At her very tender age, Alannah George is more than been obsessed with numbers and words to the height that she taught herself how to read when she was just 2-year-old before stepping foot in the classroom.
From Iver, Buckinghamshire, southwest of the Greater London area Alannah George would rather recite her alphabet and times tables rather than sing nursery rhymes as most children do.
When she was just 7 months old, she uttered her first word and by 18 months, she was forming complete sentences.
At the age of three, she went on to read full paragraphs from her favourite books. Currently, at 4, George has become the UK’s second youngest member of Mensa, the world’s largest and oldest high IQ society or the organization for the super smart.
With an incredible IQ score of 140, the reception class pupil has made her way into the elite group, meaning she is of “superior general intelligence,” the Mirror reports.
Mensa was founded in England in 1946 by Roland Berrill, a barrister, and Dr Lance Ware, a scientist and lawyer. They had the idea of forming a society for very intelligent people, the only qualification for membership being a high IQ.
According to the Daily Mail, the society welcomes people from every walk of life whose IQ is in the top two per cent of the population. Albert Einstein apparently had an IQ of 160, while former US presidents Abraham Lincoln, Benjamin Franklin and Bill Clinton also had high IQs – 128, 160 and 137 respectively.
Children under the age of 10-and-a-half can join Mensa by submitting prior evidence of their IQ score being in the top two per cent. Adults and children over the age of 10-and-a-half, take the Mensa Supervised IQ Test.
Elise Tan Roberts was the youngest person to ever join British Mensa in 2009 aged 2 years and four months.
George’s impressive IQ score after a test makes her UK’s second-youngest member. Her score also means she is smarter than former US President Bill Clinton, Michelle Obama and Tom Cruise, the Mirror said.
The parents of the 4-year-old genius, Nadine, 37, and Edmund, 39, said their child’s feat is “exciting” and “overwhelming”, though it was a “scary” realisation.
“She is so young but she lives and breathes academia. It was a scary realisation when we got the results about how clever she is.
“She is coming on leaps and bounds. She has got an aptitude for reading and can decode words herself,” Nadine said.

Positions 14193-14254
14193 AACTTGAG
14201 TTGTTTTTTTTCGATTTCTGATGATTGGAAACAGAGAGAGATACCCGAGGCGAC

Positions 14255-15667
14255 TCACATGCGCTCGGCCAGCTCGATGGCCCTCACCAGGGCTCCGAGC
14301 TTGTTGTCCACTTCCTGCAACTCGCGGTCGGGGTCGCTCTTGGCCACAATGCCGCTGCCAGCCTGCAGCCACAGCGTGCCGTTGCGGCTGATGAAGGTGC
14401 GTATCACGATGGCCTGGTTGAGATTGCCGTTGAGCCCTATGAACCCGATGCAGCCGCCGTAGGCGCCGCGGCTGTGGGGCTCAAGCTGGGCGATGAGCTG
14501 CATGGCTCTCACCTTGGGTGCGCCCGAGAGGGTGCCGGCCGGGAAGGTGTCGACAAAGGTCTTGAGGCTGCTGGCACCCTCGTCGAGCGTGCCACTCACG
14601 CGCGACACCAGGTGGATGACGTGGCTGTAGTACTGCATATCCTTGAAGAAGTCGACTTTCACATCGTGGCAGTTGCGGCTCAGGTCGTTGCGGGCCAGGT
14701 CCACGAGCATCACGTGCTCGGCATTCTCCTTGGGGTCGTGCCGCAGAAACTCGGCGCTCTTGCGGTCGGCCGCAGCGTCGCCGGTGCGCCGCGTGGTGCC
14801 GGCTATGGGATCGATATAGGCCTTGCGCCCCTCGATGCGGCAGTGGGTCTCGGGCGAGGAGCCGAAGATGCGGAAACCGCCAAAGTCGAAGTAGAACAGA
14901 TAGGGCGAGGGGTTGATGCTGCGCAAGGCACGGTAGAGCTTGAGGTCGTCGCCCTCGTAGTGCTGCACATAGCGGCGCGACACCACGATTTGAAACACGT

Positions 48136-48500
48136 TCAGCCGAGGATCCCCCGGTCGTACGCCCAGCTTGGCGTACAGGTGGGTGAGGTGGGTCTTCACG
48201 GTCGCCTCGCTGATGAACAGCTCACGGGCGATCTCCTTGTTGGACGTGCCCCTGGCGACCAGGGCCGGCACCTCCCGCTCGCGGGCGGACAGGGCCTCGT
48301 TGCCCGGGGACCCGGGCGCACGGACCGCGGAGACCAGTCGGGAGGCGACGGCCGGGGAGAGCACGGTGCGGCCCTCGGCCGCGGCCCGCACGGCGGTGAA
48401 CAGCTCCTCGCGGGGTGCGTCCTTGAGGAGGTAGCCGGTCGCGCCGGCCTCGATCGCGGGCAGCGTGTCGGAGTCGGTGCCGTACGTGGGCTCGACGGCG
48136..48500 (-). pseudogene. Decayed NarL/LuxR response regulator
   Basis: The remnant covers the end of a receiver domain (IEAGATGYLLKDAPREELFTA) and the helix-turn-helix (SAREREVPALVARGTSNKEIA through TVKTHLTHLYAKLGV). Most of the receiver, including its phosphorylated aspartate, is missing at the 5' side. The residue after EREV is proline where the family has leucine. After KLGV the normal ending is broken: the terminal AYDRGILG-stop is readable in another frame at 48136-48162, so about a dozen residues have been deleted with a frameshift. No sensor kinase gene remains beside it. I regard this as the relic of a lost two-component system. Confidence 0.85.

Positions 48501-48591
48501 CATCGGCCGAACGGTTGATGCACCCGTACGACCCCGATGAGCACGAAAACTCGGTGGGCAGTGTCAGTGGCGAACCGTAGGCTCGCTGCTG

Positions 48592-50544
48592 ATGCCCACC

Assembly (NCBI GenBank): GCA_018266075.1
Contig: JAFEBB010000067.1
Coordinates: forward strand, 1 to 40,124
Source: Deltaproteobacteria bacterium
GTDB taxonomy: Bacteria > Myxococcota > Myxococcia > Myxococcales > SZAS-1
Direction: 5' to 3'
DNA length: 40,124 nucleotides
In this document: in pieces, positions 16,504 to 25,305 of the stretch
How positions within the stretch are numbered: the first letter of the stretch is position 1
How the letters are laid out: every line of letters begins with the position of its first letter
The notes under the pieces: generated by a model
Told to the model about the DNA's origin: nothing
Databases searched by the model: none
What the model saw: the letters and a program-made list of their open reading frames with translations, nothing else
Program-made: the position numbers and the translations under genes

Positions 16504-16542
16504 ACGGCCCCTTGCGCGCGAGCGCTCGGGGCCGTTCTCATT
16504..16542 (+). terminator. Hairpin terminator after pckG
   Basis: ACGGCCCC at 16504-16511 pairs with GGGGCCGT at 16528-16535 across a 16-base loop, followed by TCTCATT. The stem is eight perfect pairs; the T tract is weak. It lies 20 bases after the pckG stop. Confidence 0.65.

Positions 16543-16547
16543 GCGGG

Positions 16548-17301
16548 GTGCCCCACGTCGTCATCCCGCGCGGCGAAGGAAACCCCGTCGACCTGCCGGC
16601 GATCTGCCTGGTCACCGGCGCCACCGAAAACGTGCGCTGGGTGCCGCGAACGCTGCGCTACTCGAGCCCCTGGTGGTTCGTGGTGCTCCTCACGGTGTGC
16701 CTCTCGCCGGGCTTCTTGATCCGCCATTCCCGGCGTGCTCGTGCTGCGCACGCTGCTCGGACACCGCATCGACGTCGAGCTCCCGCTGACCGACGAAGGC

Realising that their daughter had special talents, George’s parents had her assessed in January by a top educational psychologist, Dr Peter Congdon, who concluded that she is an “intellectual genius”.
As part of the test, the psychologist took George through the arduous Wechsler Preschool and Primary Scale of Intelligence test. This tested George’s problem-solving capabilities.
Dr Congdon made her answer a number of questions and was given an IQ score based on her results. An average age-specific IQ is 100 and typically around 60 per cent of the population score between 85 and 115.
The test further gave George the reading age of a seven-year-old and the spelling and mental arrhythmia age of a child aged six-and-a-half, according to the Mirror.
A month after those tests, George got accepted into the acclaimed Mensa club and is now recognized as a “gifted and talented child.”
George currently attends the prestigious St. George’s School, in Windsor Castle, where three of Queen Elizabeth’s grandchildren also attended. She is already ahead of her classmates, her teachers said.
This has, however, come as a worry for her parents, especially Dr Congdon who said that due to the child’s higher intelligence, she may become “bored” if not “challenged and stretched” in the classroom.
Thus, teachers at St. George’s School are working to adjust their curriculum to meet George’s academic level. In September, George will start academic education as she joins year one at St George’s School.
The psychologist’s report shows that George could sometimes give the impression of being an introvert, and her parents hope that being in school would help her “come out of her shell a bit.”
“She’s a very quiet girl and observes things without necessarily showing she is capable.
“She is very reserved and may not show all of her abilities all of the time.
“Dr Congdon was very impressed and said he felt her score could be higher. He wants to see her again in three years time because some aspects of her abilities could be better,” Nadine said.
The most important thing for Nadine, however, is to ensure that George lives and enjoys a happy life like every other child her age.